Example 4

You grew up in a family with destructive communication habits and those habits play out in your current relationships.

Because you have never stopped to ask why you communicate the way you do and whether your communication style still works, you may lack understanding of how your words impact others and how to implement positive change.

If you find yourself in any of the situations described above, this article is for you.

Communication can build or decimate worlds and it is important we get it right. Regardless of your professional aspirations or personal goals, you can improve your communication skills if you:

  • Understand your own communication style
  • Tailor your style depending on the needs of the audience
  • Communicate with precision and care
  • Be mindful of your delivery, timing and messenger

1. Understand Your Communication Style

To communicate effectively, you must understand the communication legacy passed down from our parents, grandparents or caregivers. Each of us grew up with spoken and unspoken rules about communication.

In some families, direct communication is practiced and honored. In other families, family members are encouraged to shy away from difficult conversations. Some families appreciate open and frank dialogue and others do not. Other families practice silence about substantive matters, that is, they seldom or rarely broach difficult conversations at all.

Before you can appreciate the nuance required in communication, it helps to know the familial patterns you grew up with.

2. Learn Others Communication Styles

Communicating effectively requires you to take a step back, assess the intended recipient of your communication and think through how the individual prefers to be communicated with. Once you know this, you can tailor your message in a way that increases the likelihood of being heard. This also prevents you from assuming the way you communicate with one group is appropriate or right for all groups or people.

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If you are unsure how to determine the styles of the groups or persons with whom you are interacting, you can always ask them:

“How do you prefer to receive information?”

This approach requires listening, both to what the individuals say as well as what is unspoken. Virgin Group CEO Richard Branson noted that the best communicators are also great listeners.

To communicate effectively from relationship to relationship and situation to situation, you must understand the communication needs of others.

3. Exercise Precision and Care

A recent engagement underscored for me the importance of exercising care when communicating.

On a recent trip to Ohio, I decided to meet up with an old friend to go for a walk. As we strolled through the soccer park, my friend gently announced that he had something to talk about, he was upset with me. His introduction to the problem allowed me to mentally shift gears and prepare for the conversation.

Shortly after introducing the shift in conversation, my friend asked me why I didn’t invite him to the launch party for my business. He lives in Ohio and I live in the D.C. area.

I explained that the event snuck up on me, and I only started planning the invite list three weeks before the event. Due to the last-minute nature of the gathering, I opted to invite people in the DMV area versus my friends from outside the area – I didn’t want to be disrespectful by asking them to travel on such short notice.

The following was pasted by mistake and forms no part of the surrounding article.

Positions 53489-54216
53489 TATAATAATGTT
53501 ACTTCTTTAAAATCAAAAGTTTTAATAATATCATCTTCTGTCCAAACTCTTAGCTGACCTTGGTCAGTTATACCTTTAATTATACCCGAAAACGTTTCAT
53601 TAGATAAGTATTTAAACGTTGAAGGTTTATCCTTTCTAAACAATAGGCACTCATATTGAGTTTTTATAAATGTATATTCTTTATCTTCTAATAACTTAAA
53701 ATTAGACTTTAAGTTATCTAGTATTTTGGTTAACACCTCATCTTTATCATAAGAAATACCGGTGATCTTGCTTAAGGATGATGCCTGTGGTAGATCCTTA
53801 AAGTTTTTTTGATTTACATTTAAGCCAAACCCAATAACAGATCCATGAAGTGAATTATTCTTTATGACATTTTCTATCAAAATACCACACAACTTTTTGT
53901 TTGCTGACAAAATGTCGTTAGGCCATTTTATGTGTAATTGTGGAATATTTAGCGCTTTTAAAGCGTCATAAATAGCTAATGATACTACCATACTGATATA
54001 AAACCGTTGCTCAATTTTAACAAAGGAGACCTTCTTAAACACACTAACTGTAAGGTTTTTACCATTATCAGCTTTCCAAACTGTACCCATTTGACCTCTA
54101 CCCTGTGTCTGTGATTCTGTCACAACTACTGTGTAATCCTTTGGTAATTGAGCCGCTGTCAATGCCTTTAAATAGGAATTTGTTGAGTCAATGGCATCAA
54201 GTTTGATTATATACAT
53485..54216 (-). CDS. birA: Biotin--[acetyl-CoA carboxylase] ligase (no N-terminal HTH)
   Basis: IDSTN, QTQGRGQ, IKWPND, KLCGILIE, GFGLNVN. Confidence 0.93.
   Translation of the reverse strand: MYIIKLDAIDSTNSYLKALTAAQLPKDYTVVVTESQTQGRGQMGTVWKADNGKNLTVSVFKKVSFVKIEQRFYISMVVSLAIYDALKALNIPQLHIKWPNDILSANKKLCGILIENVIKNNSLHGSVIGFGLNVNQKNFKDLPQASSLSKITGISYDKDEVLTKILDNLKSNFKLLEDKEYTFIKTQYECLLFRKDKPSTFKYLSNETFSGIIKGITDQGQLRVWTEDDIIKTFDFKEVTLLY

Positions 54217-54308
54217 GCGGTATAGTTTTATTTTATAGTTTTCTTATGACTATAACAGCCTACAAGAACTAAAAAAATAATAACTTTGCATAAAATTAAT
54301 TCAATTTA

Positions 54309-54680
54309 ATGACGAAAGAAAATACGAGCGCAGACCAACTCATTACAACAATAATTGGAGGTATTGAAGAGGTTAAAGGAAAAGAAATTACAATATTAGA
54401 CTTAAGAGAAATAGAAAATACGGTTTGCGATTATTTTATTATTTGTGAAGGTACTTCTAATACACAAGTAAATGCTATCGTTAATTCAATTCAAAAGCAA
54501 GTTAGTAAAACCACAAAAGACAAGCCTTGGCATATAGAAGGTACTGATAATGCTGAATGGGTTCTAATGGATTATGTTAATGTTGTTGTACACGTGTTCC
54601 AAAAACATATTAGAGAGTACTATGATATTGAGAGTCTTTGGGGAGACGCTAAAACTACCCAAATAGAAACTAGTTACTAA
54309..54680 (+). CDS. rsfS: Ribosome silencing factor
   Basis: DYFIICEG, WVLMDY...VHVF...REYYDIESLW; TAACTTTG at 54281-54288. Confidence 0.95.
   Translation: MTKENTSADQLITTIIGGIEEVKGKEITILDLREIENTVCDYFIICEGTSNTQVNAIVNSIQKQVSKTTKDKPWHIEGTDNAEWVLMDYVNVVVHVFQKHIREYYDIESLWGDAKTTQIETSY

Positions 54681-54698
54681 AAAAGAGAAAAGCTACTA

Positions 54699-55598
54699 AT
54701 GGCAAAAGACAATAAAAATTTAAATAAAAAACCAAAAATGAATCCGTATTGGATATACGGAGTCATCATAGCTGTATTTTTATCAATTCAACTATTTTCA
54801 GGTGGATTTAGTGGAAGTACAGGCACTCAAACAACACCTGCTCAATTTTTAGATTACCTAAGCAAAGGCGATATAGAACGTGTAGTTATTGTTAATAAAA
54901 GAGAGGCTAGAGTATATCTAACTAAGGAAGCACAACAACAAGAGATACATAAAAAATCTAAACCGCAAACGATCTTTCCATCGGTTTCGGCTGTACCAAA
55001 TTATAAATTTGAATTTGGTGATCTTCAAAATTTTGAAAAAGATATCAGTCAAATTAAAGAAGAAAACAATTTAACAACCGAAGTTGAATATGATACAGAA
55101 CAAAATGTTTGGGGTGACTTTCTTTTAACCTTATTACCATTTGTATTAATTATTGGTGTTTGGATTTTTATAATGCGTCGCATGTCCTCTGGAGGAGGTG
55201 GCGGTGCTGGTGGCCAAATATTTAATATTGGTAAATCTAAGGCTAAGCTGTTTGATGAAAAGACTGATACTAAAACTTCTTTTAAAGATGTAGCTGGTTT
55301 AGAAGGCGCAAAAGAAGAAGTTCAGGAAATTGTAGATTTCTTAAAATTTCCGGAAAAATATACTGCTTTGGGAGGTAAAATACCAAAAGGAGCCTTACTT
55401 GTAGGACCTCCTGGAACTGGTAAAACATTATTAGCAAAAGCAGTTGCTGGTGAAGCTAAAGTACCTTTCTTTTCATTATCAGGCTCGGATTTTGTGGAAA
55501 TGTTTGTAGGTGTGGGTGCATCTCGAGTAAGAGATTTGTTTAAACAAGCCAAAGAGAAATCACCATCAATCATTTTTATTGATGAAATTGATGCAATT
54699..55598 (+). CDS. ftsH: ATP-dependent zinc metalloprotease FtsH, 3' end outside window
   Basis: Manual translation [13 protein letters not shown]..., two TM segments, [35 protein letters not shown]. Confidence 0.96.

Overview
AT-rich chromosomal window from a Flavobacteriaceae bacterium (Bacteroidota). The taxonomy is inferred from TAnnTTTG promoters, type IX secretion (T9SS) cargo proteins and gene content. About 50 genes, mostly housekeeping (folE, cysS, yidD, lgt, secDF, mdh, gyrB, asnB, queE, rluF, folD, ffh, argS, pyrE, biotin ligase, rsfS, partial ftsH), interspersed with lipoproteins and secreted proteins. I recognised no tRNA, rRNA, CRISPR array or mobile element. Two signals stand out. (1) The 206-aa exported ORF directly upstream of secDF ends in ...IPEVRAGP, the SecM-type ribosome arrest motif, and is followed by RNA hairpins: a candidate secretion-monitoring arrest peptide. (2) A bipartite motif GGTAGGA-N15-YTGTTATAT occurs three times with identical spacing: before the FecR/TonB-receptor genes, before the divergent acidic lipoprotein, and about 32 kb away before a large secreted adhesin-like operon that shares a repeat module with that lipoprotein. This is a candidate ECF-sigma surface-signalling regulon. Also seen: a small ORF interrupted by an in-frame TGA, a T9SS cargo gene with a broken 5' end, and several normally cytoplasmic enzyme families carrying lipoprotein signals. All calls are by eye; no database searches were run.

I also noted that I didn’t want to be disappointed if he and others declined to come to the event. So I played it safe in terms of inviting people who were local.

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In the moment, I felt the conversation went very well. I also checked in with my friend a few days after our walk, affirmed my appreciation for his willingness to communicate his upset and our ability to work through it.

The way this conversation unfolded exemplified effective communication. My friend approached me with grace and vulnerability. He approached me with a level of curiosity that didn’t put me on my heels — I was able to really listen to what he was saying, apologize for how my decision impacted him and vow that going forward, I would always ask rather than making decisions for him and others.

Our relationship is intact, and I now have information that will help me become a better friend to him and others.

4. Be Mindful of Delivery, Timing and Messenger

Communicating effectively also requires thinking through the delivery of the message one intends to communicate as well as the appropriate time for the discussion.

In an Entrepreneur.com column, VIP Contributor Deep Patel, noted that persons interested in communicating well need to master the art of timing. Patel noted,[1]

“Great comedians, like all great communicators, are able to feel out their audience to determine when to move on to a new topic or when to reiterate an idea.”

Communicating effectively also requires thoughtfulness about the messenger. A person prone to dramatic, angry outbursts should never be called upon to deliver constructive feedback, especially to people whom they do not know. The immediate aftermath of a mass shooting is not the ideal time to talk about the importance of the Second Amendment rights.

Like everyone else, I must work to ensure my communication is layered with precision and care.

It requires precision because words must be carefully tailored to the person with whom you are speaking.

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It requires intentionality because before one communicates, one should think about the audience and what the audience needs in order to hear your message the way you intended it to be communicated.

It requires active listening which is about hearing verbal and nonverbal messages.

Even though we may be right in what we say, how we say it could derail the impact of the message and the other parties’ ability to hear the message.

Communicating with care is also about saying things that the people in our life need to hear and doing so with love.

The Bottom Line

When I left the meeting with my dear friend, I wondered if I was replicating or modeling this level of openness and transparency in the rest of my relationships.

I was intrigued and appreciative. He’d clearly thought about what he wanted to say to me, picked the appropriate time to share his feedback and then delivered it with care. He hit the ball out of the park and I’m hopeful we all do the same.

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Featured photo credit: Kenan Buhic via unsplash.com